The process of replacement heart valve surgery is emotionally and physically challenging – there is a lot to get to grips with, from accepting that you have a major health problem to taking responsibility for making some fundamental lifestyle changes. So why can connecting with others and joining groups help heart valve patients? Here are some good reasons to think about…

Any illness is lonely

When you have a health condition that isn’t the norm, it’s very easy to feel isolated. If you only talk to your usual social circle, the chances are that you’ll end up feeling like no one understands. That’s not their fault – they genuinely don’t have insight into your situation. Instead of getting stuck on how people don’t get it and shutting yourself off, finding a group of people who have a very similar health challenge will remind you that others have been through the same thing. You’re not alone, there are plenty of people who have been there before you who can offer you valuable advice and moral support.

Expressing your feelings is healthy

Talking to people who understand what you’re going through will make you feel less anxious and better able to look forwards. Sharing your mental load in a trusted circle of fellow patients gives them the chance to encourage you and praise you for the progress you’ve made so far.

You’ll have people to train with

Exercising will be part of your rehabilitation programme. If you join a group or connect with other patients, you’ll have a ready-made set of people to join in an activity, whether that’s taking an exercise class, playing a sport or simply going for a walk. Some organised exercise activities are also supervised by British Association for Cardiovascular Prevention and Rehabilitation (BACPR)-qualified professionals, too.

Groups are a great source of information

Knowledge is power – what better place to get advice on how to deal with health challenges and find out useful information about treatment than from a specialist support group? During a medical appointment, you may feel anxious and time-pressured and forget to ask that burning question that’s been niggling away at you. At a support group, there’s plenty of time to chat organically about general questions and your group will also direct you to relevant resources like books and websites.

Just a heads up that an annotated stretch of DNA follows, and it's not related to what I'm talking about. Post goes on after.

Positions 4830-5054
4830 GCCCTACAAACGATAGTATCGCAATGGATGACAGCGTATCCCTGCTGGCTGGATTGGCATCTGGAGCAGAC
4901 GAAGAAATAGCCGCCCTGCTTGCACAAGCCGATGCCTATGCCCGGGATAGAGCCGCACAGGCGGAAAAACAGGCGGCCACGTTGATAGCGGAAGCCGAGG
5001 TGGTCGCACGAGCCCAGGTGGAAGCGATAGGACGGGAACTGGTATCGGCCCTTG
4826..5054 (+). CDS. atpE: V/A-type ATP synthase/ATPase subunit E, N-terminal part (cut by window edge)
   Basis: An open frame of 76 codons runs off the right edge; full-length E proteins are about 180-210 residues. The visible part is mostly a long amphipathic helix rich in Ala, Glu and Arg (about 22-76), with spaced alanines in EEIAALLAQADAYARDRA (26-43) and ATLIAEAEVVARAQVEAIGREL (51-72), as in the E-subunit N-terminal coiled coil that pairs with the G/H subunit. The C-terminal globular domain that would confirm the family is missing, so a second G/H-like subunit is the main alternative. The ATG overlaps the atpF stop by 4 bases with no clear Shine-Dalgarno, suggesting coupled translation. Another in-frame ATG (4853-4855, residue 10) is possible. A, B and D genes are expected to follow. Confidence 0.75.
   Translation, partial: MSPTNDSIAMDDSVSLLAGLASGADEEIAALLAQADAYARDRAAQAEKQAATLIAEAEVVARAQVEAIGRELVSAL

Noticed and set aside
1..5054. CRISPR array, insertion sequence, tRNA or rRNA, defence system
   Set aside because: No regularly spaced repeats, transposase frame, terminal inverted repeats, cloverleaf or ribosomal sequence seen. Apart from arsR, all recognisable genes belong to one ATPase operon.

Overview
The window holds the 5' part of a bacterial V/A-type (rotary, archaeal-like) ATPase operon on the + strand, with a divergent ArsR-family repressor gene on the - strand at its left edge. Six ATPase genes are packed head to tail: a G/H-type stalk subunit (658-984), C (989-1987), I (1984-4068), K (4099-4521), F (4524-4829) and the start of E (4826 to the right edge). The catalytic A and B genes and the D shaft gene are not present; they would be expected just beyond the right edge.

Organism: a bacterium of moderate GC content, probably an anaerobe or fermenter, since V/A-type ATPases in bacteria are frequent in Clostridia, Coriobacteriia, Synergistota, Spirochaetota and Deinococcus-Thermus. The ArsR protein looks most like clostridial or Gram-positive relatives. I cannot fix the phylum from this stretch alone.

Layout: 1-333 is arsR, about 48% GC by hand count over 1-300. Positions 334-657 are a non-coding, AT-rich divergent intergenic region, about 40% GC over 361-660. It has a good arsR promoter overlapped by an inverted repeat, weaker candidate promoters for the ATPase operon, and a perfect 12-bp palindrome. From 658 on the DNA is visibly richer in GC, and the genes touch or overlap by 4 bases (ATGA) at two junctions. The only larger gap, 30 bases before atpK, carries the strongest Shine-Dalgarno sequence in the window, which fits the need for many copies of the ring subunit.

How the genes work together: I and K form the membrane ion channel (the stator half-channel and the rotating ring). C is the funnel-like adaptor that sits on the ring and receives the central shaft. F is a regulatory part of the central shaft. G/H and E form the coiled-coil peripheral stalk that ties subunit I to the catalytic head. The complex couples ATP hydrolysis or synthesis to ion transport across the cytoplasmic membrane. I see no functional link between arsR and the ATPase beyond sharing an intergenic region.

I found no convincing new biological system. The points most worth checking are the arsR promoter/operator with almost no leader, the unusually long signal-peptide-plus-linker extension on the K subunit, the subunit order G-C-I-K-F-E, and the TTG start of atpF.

Your social skills will get a boost

If you’ve had to limit your social activities due to ill health, you may have got a little rusty at socialising. Turning up to a group first time might be nerve-wracking, but you’ll soon re-discover your ability to open up conversations and find out about other people, as well as sharing your own experience – remember that groups are about friendship as well as support. Talking to others will give you a much better perspective on your own situation, too!

You’ll feel more positive

There’s nothing like seeing people who have come out the other side to make you realise that better health lies ahead. Those who are further along the route to recovery can act as mentors to help keep your spirits up, giving you a powerful dose of hope for the future. Take a look at some of our patient stories for inspiration.

Paying it forward

Before too long you’ll become one of the ‘old hands’ in the group, meaning that you can return the favour others previously did for you by helping new members who are coming to terms with their situation. Doing good is great for boosting your sense of self-worth and those you can support will remember what you have done for them long into the future.

Groups are affordable

Joining a group is a much more cost-effective way to work through heart valve surgery and the aftermath than paying for individual therapy and avoids the wait for support that might be involved by going through the NHS. A support group will usually involve nothing more than a very modest annual membership fee, with any other one-off costs for activities being within your control to manage.

Where to find a support group

If all of that sounds good, why not get on with finding a local group? The British Heart Foundation (BHF) has almost 300 affiliated support groups around the UK – you can find your local group here. Depending on where you’re based, Chest Heart & Stroke Scotland can put you in touch with groups north of the border. Northern Ireland Chest Heart and Stroke or the BHF’s Northern Irish group are also available. And if there isn’t a group near to you, the BHF will even help you set one up.

Online groups

Social media can be a great way to connect with other people in the same situation as you; both in the run-up to surgery, during recovery and in their day to day lives afterwards.

The Active-patients Facebook community is a great place to connect with other patients.

It’s a closed group, meaning that you have to send a request to join, which will be reviewed quickly before you can access its pages, post any questions and share your experiences. With members at all stages of the process pre- and post-operation, you’re sure to find plenty of common ground and make some new friends.